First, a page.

When I was sports editor at the Hayes & Har­ling­ton Gazette 20 years ago, it was a golden time for Hayes. Terry Brown had led them into the Con­fer­ence, they had a young striker called Jason Roberts who would go on to make a name for him­self and they had a solid, old-fash­ioned Non-League ground to call home. It truly is sad to see it struck from the land­scape. One per­son shocked and sad­dened by the merged club’s plight is the afore­men­tioned Brown. The cur­rent Bas­ingstoke boss said: “There was noth­ing wrong with the con­cept of merg­ing the two clubs – sell­ing Church Road for mil­lions and build­ing a brand new pur­pose­built sta­dium. Nei­ther side was mak­ing money. “It was just mis­man­aged and you have to ask the ques­tion ‘where did that money go?’. They should have had at least a cou­ple of mil­lion pounds left over (after sell­ing Church Road and build­ing a new ground). “Yead­ing was a tidy lit­tle ground. In fact, you could have tarted it up and been play­ing Con­fer­ence foot­ball now. “To go with grandiose plans and build an as­tro­turf pitch be­fore the ground was plain non­sense. They have done things back to front. “The club should have been fly­ing now. I feel sorry for Tony (O’Driscoll, chair­man). He’s put a lot of money, time and ef­fort in to get it up to grade. “Any team away from home for that long strug­gles to hold on to their sup­porter base. “There are still fan­tas­tic peo­ple down there and I hope they can even­tu­ally get back home

per­ma­nently. I think they have hit rock bot­tom and the only way is up.”

It’s all a far cry from when Brown was start­ing out as a striker with Hayes in the early 1970s.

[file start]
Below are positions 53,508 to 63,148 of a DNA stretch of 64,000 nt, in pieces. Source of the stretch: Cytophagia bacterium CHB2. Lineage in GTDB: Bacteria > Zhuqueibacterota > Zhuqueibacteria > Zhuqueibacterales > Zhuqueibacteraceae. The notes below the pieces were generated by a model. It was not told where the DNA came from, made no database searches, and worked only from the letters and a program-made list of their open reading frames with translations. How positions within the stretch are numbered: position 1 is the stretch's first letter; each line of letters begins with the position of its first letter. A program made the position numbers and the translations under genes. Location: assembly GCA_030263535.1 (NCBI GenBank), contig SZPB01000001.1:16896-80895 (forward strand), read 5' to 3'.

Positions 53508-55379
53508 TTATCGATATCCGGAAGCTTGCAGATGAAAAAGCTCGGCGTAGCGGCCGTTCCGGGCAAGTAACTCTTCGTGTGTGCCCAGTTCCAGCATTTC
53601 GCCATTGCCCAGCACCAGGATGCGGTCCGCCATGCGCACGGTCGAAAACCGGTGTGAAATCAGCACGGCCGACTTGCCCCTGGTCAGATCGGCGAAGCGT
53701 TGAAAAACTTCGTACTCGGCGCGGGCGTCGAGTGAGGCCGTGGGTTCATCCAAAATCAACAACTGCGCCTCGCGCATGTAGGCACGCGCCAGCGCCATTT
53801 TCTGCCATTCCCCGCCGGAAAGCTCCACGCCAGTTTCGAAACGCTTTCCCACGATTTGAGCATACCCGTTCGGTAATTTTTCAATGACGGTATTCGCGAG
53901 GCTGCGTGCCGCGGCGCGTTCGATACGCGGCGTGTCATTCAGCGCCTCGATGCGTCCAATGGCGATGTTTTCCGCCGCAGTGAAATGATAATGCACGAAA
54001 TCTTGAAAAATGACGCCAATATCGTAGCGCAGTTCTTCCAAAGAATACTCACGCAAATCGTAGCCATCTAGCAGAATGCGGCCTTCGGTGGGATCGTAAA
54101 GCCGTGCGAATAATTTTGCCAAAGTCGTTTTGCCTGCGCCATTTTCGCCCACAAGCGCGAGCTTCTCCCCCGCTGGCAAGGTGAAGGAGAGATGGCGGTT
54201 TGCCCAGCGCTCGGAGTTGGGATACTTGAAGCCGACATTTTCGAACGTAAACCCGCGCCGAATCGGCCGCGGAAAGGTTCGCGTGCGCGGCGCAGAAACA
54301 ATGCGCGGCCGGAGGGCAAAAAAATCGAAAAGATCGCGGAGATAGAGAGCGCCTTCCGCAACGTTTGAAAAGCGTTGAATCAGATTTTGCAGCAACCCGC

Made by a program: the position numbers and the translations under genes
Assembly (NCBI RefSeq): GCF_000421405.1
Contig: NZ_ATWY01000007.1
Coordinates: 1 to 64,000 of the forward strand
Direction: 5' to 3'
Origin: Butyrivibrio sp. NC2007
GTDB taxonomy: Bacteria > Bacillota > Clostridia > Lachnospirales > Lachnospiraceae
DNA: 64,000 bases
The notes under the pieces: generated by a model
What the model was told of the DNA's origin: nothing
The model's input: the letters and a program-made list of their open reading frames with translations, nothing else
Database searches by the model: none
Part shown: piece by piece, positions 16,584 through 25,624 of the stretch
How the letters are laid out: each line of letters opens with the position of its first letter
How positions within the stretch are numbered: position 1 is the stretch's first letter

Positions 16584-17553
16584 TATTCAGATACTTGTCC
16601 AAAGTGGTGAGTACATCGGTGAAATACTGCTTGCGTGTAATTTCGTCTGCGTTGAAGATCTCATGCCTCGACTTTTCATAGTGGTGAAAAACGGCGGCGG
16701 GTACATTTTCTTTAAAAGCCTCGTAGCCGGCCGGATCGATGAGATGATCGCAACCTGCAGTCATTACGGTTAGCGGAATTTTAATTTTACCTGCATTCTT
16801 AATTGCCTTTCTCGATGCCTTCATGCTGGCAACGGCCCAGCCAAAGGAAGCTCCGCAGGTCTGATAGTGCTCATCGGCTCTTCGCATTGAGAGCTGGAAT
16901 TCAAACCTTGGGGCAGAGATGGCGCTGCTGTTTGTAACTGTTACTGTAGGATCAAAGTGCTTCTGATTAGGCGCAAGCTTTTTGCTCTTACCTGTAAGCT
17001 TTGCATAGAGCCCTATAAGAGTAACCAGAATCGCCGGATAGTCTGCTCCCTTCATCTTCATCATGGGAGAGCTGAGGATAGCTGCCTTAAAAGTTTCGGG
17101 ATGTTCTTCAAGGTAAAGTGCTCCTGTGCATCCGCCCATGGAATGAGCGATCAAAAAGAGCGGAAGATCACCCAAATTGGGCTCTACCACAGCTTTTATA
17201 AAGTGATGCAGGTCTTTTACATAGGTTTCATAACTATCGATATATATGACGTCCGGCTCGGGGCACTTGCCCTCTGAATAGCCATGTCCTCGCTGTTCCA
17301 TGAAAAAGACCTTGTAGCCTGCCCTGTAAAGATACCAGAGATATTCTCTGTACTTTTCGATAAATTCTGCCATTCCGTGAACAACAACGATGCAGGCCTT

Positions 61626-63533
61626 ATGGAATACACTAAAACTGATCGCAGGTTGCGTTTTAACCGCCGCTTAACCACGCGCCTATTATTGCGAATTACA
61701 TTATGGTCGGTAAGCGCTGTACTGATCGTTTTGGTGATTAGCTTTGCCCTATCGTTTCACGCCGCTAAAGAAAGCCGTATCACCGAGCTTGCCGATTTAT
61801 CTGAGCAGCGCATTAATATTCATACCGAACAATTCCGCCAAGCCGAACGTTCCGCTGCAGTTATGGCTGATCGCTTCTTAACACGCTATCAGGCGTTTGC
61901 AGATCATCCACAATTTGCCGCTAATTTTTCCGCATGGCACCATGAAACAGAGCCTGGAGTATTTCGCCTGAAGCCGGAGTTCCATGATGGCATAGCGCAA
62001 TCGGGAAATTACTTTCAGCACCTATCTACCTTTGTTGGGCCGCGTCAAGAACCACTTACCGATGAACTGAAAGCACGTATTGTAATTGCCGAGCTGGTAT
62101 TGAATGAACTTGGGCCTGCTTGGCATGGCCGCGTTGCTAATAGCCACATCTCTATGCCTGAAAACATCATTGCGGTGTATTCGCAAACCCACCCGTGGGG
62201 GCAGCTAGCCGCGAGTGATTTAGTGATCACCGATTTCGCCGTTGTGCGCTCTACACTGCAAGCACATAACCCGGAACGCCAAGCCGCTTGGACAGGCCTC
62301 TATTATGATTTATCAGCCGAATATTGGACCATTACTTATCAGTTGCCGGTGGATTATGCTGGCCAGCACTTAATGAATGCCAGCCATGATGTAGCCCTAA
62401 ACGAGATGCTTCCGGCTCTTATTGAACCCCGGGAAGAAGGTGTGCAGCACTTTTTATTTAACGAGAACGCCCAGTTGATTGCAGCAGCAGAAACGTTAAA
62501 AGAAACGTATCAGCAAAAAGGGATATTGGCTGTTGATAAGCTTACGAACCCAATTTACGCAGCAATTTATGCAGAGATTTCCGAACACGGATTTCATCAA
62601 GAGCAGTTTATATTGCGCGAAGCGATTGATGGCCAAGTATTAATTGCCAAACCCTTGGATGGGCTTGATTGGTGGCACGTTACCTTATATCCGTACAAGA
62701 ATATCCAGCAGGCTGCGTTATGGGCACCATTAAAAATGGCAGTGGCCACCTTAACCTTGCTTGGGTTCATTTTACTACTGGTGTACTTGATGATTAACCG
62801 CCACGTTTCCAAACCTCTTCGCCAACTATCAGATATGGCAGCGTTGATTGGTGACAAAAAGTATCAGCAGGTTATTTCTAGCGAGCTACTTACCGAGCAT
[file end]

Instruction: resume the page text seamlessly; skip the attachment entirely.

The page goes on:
“Hayes was my first ever club as a 17-yearold and I was lucky enough to play in a bril­liant side along­side Robin Fri­day, who was a leg­end for us and at Read­ing,” said the 64year-old ex-Alder­shot, AFC Wim­ble­don and Mar­gate boss.

“In my first year we beat Bris­tol Rovers in the FA Cup. We drew with Read­ing, lost in a re­play and they bought Robin.

“Bob Gibbs was a fan­tas­tic man­ager and I learned a lot from him. I also had a sec­ond spell at the club as a player, which was en­joy­able.

“Later I was coach­ing at Wok­ing­ham and the Hayes job came up. Derek Goodall (chair­man) turned me down, but the job be­came avail­able a year later and I got it.

“I was man­ager for just short of ten years. We grad­u­ally got bet­ter and bet­ter and the peak was fin­ish­ing third in the Con­fer­ence (1998-99). How­ever, our bud­get was nowhere near the likes of Steve­nage and they nicked all our best play­ers.

“Dur­ing that time we sold a num­ber of play­ers, in­clud­ing Jason Roberts (to Wolves). That kept us go­ing for a few years, but the money was get­ting tighter and tighter and it was dif­fi­cult to re­cruit play­ers with our bud­get.”